It’s all about the otif

Richard Gyde, managing director of Mila, explains why suppliers need to do more to help customers cope with demand.

I write a regular blog on the Mila website ( Over the years, it’s become one of the most visited pages on the site, largely I think because I always try to give honest insight and straightforward updates on the business and the market.

Of the 20 or so posts I’ve written this year though, no less than 17 have been on the single topic of coronavirus; going as far back as February when it first started to become an issue for some of our suppliers in the far east. I’ve charted the spread of the disease, the lockdown, the reopening, and now of course the pressure on suppliers to keep up with demand.

My aim on the blog has always been to communicate openly and directly with customers, colleagues and suppliers, and I would definitely encourage others in the industry to do the same. It might help to create a better sense of mutual understanding.

Over recent weeks, the dominant theme of my posts has been the extraordinary efforts of suppliers like Mila to make sure that fabricators have the products they need to keep trade, retail and commercial customers happy.

I don’t think any of us could realistically have expected the industry to bounce back from the lockdown quite so strongly as it has and, while that is brilliant, it has tested capacity at many points right across the supply chain. There are widespread reports now of stock outages on profile, glass and hardware, made worse I think by the fact that some companies simply pushed back too many orders and then kept staff on furlough for too long and are now not communicating properly with customers.

By contrast, Mila is going above and beyond to make sure our customers can make the most of the available opportunities and the general improvement in the market. Everyone here – from front line sales to supply chain – is more focused than ever on keeping our line otif (which indicates how many items we have in stock) as high as possible.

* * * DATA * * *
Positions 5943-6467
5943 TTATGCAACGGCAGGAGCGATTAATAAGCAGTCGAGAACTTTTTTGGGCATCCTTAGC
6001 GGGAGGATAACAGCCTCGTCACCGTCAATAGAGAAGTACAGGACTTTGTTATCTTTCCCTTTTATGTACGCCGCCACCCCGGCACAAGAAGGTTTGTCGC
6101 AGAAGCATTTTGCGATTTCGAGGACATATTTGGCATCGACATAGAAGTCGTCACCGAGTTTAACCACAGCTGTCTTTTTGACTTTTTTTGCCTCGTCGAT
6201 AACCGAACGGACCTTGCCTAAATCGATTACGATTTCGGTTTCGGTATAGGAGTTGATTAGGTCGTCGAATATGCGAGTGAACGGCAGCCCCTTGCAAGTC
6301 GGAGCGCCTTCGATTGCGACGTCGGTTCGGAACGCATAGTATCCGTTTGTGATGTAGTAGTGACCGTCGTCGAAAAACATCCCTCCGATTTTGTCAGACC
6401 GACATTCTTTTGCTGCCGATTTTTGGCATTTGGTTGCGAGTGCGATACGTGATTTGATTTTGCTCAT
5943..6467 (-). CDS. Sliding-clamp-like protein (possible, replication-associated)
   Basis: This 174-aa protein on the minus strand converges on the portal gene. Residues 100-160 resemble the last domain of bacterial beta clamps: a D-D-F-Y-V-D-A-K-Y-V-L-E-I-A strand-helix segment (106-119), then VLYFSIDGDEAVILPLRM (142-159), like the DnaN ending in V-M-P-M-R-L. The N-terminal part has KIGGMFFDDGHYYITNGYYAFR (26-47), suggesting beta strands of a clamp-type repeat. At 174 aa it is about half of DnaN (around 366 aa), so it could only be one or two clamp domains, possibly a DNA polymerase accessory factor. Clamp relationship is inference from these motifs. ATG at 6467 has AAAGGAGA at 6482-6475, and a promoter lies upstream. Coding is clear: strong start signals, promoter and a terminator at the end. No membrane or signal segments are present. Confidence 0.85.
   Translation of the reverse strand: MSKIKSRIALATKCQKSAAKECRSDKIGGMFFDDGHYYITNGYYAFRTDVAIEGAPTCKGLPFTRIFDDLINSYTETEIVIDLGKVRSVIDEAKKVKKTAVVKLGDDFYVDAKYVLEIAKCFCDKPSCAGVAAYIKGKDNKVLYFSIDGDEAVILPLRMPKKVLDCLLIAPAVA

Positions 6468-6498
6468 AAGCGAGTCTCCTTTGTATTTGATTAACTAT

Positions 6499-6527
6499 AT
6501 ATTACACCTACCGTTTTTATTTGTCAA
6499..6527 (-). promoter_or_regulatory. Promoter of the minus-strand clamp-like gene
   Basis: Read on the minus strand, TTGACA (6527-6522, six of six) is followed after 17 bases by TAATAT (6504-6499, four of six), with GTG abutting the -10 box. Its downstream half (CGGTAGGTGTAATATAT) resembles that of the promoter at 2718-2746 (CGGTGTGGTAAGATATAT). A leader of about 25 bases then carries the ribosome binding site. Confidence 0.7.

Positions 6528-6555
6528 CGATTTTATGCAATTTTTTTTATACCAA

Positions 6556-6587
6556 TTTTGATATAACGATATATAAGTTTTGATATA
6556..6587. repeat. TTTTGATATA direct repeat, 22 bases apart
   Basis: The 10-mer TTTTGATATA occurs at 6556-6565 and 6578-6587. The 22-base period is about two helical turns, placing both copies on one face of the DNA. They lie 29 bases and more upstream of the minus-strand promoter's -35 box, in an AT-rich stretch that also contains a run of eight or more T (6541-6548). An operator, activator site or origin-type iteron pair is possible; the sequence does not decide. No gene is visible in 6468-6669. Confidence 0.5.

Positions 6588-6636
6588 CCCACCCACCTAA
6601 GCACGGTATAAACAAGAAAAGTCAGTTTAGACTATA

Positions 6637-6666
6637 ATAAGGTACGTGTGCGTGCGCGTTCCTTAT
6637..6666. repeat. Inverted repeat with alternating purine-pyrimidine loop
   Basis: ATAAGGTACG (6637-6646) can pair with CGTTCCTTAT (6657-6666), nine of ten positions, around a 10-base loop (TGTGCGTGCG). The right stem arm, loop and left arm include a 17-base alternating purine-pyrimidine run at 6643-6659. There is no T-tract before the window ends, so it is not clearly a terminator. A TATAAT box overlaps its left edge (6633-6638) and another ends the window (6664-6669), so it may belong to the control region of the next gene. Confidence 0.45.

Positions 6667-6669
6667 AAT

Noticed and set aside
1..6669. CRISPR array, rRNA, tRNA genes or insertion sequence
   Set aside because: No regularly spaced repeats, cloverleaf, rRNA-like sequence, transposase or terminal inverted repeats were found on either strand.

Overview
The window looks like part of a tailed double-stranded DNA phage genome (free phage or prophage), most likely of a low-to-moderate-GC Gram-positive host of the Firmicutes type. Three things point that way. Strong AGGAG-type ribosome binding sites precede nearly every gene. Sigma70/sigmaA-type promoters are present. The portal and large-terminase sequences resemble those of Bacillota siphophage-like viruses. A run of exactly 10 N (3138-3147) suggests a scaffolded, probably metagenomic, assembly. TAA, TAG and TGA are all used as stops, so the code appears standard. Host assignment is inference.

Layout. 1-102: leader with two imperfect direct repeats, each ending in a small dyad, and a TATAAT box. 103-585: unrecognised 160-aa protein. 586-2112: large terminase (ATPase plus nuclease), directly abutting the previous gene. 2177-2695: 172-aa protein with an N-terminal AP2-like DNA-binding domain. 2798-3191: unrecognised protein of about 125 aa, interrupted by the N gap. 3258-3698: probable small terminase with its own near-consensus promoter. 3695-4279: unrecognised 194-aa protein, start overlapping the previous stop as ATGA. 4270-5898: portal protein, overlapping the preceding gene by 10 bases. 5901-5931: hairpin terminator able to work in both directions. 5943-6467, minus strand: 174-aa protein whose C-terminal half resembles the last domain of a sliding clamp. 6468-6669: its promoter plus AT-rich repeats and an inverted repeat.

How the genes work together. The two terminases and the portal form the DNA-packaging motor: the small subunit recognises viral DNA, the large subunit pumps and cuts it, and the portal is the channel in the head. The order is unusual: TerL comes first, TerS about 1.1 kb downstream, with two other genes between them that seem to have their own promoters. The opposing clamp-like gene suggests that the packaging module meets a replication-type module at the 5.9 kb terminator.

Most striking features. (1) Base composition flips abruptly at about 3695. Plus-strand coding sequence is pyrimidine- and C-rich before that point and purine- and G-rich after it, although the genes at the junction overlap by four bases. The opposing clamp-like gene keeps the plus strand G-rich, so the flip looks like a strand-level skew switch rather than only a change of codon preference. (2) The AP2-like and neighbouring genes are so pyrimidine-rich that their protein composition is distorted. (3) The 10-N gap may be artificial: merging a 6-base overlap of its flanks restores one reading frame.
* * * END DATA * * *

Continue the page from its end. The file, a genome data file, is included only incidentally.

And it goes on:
I get our daily performance metrics delivered into my inbox at 6.30am every morning and they’re the first thing I look at when I pick up my phone. At the time of writing, our line otif is sitting at 92.2%, and it’s prominently displayed on our website for all to see. 92.2% is way down on where we would be in normal times when anything below 98% would trigger an investigation. However, judging by the number of enquiries we’re getting from fabricators who are being let down by their current supplier, it’s still much higher than many of our competitors.

Mila has the huge advantage, of course, that we still have the resources available to be able to invest. We are currently spending £tens-of-thousands on air freight to get more product onto our shelves as quickly as possible, and we have weekly meetings to make sure we target that option as effectively as possible for those customers with the most urgent demand.

We also maintained contract terms with all of our suppliers throughout, so they’ve pulled out all the stops to ensure that we’ve got lots of stock on the way to us by sea, which will be with us within weeks to ensure that normal service can be resumed.

As you’d expect, we’re doing all we can to help everyone who contacts us, but we still assess every single order against stock levels and forecasted demand so that loyal Mila customers are never disadvantaged for the sake of a new enquiry.

It’s clear that suppliers are already being judged by their customers on how they performed before, during and after the lockdown. I am determined that Mila will come out on the right side of that judgement.

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